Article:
MST is a Global Model
Switzerland, a country currently implementing MST, has one of the highest percentages of foreigners in its population with the majority of them being from Europe. In addition, Switzerland has 26 counties that work very independently from each other, from political ideas to economics structures. Given geographic and cultural differences, just how effective is a model like Multisystemic Therapy, when implemented internationally?
A Swiss MST Therapist's Experience
As an immigrant originally from Germany who moved to Switzerland in 2011, I had some specific beliefs in mind before I got there. “It is a really small country,” “Everything is neat,” “You find the best cheese there,” “Trains are always punctual,” “There are lots of banks,” and so on. I was also aware of some of the facts: Switzerland has 4 language areas, an overall population of approximately 8 million people, including one of the highest percentages of foreigners: about 35% of the population has a migration background dating back several hundreds of years. Interestingly, Switzerland's diversity means its 26 diverse counties work very independently from each other, from political ideas to economics structures.
MST Comes to Switzerland
Multisystemic Therapy (MST) was first implemented in Switzerland almost 11 years ago, first with a standard MST team and a child abuse and neglect (MST-CAN) team in one county: Thurgau. Since then, two more counties have implemented MST teams: Aargau, with a standard MST team, and Basel, with a standard team as well as an MST-CAN team. I have had the privilege of working in Aargau as an MST therapist for almost 5 years, and as an MST supervisor for a year. I can safely say that all of the Swiss cliches mentioned above are mostly true, with the occasional exception to the rule (except for the awesome cheese-this is always a safe bet). But, aside from the cliches, what makes Switzerland a fascinating example of MST's international presence?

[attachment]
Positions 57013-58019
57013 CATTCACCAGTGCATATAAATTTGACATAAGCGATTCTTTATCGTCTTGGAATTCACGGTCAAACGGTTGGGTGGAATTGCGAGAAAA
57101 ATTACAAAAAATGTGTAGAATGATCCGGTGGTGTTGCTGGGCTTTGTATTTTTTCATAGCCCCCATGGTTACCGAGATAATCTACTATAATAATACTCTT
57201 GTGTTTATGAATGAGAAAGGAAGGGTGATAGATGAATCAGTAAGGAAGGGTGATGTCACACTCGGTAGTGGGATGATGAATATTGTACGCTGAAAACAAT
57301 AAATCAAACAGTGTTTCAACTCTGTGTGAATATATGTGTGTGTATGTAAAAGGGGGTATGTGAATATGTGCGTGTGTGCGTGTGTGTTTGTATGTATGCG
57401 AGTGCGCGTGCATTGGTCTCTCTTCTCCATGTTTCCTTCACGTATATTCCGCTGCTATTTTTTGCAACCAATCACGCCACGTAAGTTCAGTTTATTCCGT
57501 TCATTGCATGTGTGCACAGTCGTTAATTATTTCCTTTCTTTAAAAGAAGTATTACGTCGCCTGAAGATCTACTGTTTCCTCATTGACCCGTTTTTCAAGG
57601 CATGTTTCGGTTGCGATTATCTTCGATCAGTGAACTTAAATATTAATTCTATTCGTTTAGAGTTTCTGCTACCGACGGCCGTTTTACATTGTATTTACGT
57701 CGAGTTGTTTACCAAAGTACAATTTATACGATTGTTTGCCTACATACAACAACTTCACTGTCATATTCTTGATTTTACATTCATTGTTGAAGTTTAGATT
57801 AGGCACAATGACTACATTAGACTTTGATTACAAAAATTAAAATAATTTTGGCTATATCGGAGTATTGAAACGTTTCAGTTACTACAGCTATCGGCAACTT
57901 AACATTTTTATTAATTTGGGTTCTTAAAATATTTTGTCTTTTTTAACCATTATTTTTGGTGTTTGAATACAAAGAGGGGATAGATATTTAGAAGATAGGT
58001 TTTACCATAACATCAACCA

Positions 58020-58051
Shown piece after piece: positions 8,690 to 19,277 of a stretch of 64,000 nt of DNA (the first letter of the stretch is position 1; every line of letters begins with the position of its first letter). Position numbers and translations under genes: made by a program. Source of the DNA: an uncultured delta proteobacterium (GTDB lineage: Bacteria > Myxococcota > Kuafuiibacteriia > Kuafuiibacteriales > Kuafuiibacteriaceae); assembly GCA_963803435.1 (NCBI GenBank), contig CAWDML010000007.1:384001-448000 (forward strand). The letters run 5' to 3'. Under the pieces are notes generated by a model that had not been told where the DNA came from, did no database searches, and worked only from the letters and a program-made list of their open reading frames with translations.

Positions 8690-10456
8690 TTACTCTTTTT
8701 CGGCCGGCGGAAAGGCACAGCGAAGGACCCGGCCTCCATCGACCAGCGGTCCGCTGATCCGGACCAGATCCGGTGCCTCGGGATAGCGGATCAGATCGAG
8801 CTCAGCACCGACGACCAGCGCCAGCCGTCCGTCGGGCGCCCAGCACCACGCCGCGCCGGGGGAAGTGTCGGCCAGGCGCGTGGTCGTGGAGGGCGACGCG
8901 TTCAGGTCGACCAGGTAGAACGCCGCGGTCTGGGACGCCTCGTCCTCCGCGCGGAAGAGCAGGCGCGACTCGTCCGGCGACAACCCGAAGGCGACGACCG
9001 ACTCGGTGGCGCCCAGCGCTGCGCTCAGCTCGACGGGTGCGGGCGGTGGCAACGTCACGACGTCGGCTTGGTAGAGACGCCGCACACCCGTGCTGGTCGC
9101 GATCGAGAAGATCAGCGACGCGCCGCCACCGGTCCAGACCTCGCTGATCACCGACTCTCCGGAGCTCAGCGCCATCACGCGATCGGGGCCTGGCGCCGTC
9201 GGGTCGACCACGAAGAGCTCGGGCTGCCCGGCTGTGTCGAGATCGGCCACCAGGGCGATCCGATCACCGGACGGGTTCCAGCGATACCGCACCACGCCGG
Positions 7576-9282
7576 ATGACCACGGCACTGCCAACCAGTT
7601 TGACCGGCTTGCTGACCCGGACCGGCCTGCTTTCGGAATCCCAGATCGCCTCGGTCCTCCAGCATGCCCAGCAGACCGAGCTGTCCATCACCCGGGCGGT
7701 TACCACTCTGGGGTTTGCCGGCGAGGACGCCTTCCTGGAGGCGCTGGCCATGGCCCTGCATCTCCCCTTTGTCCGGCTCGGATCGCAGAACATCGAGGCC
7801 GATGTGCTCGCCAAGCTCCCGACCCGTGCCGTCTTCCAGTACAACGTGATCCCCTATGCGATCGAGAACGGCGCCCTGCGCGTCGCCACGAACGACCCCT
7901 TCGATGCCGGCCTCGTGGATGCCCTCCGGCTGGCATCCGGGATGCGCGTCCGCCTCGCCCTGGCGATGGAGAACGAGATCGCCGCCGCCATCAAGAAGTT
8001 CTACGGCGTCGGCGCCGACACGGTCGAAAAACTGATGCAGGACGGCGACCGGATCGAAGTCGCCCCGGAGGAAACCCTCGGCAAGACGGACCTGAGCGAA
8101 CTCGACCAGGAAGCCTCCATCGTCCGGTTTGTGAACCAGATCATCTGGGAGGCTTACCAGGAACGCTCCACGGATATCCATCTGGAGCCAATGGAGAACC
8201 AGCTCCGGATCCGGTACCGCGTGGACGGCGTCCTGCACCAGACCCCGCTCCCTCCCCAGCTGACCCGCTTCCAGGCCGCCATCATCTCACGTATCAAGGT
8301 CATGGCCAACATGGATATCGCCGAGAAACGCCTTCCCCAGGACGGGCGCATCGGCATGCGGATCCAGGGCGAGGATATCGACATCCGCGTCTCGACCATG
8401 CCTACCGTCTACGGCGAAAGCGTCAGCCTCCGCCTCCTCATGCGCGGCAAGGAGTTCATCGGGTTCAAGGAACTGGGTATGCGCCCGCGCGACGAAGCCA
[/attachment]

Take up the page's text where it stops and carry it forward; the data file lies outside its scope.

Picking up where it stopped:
Experiencing Social Layers
Being a home-based therapist within the MST model, you get to experience almost all the social layers of this country firsthand. Despite a common thought that most people in Switzerland have a lot of money, there is in fact a wide range of incomes, and as all of us have experienced, conduct disorder knows no socio-economic status. Due to the small size of the country, there is also big overlap between rural areas and bigger cities, with a very high population density even in countrified spaces. There are days as a therapist where you might meet a family on a big farm with lots of animals in the morning, then have a short drive (if you are lucky enough not to get stuck behind an agricultural vehicle) to a family living in a small social flat in a suburb, after which you could meet a family in a town center where the members present the attitude of urban dwellers. It is amazing how heterogeneous the society in Switzerland is, with everything being so close together. And if things become stressful, there is nothing better than having a break between family visits, sitting in your car beside a lake, watching the beautiful landscape with the mountains in the background and eating a fresh, delicious cheese (of course!) sandwich, while reflecting upon your systemic work.